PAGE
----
It was him who instilled in me diligence and hard work; that I must always earn things, only through shear hard work. There were no shortcuts in life. We were not really well-off yet he was still able to give us the best education possible. He did everything and anything humanly possible, just so to earn enough for his family, even to the point of getting sick in the process. The fact that Papa was able to send me to both CSA and Ateneo, which is no small feat, is a testament of how hard-working he was. From then on, I knew the value of hard work; that If I wanted something, I must earn and work hard for it first. Nothing comes free. Things will not be handed to you on a silver platter.
He was a great man; superhero-like almost. I could go on and on, because he instilled in me so many other virtues, such as humility, simplicity and patience. This was how he raised all of his children.
It would be my greatest dream, if in the future I could become even just half the man that he was. To me, he really was Superman. There was and will never be none other.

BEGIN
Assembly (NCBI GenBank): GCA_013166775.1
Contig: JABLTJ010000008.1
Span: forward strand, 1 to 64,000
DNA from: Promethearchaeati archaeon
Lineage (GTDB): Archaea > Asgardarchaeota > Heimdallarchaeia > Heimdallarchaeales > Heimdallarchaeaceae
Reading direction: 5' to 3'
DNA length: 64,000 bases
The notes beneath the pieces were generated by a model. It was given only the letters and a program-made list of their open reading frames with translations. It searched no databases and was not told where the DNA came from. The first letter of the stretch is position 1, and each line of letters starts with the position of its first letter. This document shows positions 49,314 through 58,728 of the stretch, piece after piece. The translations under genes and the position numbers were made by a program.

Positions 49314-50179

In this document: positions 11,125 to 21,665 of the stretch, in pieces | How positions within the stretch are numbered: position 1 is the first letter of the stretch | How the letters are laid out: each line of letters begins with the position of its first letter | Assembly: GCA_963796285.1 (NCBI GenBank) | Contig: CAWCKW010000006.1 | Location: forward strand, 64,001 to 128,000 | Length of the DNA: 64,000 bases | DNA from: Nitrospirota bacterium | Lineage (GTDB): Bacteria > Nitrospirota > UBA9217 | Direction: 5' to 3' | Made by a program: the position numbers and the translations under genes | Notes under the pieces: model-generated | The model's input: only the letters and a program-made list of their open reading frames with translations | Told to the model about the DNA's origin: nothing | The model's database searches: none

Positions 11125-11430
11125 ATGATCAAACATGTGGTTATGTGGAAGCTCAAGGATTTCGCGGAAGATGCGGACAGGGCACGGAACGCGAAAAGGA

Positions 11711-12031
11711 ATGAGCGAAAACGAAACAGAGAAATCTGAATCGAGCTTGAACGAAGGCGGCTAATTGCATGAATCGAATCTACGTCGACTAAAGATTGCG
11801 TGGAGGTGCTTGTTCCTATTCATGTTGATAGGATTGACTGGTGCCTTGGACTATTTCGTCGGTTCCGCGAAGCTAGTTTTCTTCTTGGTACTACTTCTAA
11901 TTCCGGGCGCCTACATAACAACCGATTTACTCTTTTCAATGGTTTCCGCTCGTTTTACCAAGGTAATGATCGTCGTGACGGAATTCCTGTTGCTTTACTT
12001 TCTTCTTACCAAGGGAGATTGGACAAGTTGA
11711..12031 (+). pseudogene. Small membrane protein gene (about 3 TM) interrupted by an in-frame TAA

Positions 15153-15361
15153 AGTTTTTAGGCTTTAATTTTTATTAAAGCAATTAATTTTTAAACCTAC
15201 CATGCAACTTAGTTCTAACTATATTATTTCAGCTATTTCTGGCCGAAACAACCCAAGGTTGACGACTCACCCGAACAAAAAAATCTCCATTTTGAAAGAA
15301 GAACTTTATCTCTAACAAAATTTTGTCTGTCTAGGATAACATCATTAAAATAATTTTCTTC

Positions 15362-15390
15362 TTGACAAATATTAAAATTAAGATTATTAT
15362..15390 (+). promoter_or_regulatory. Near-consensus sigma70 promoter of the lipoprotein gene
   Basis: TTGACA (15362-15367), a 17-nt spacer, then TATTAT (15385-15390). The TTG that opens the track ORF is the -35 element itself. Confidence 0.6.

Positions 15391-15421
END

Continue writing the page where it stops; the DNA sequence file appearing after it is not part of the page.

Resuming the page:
I will always remember Superman. However, I also recognize that more than being about him, it’s all about the Almighty God, who gave Superman to us in the first place. It is solely because of God’s immense love for me and my whole family that He gave us Papa as a husband and father. I will never forget the goodness of our God and I will forever be grateful unto Him. It was He who gave Papa to us. It was He who took him away. Blessed be His name forever. Ultimately, Superman belonged to Him; he was not ours.
Finally, we knew that Papa’s greatest insecurity was that he was not able to provide for us a comfortable life. He would have given us the whole world if he could. He thought that he was a failure, because of this. On the contrary, however, I think he gave us the best life possible. Even though we don’t have much, we had everything we ever needed. I am certain that I had the greatest father in the whole world. I’m so very proud to be called his son. After all, not everyone could call their father Superman right?
Superman lives on. We are his legacy.
I will always remember. I will never forget.
(As in the comic book, Superman still had to die. Papa finally met his Kryptonite, the Big C. It wasn’t his hypertension after all that got to him, like what everyone expected. He will be missed but he will never be forgotten. Until we meet again Papa. Goodbye, our Man of Steel.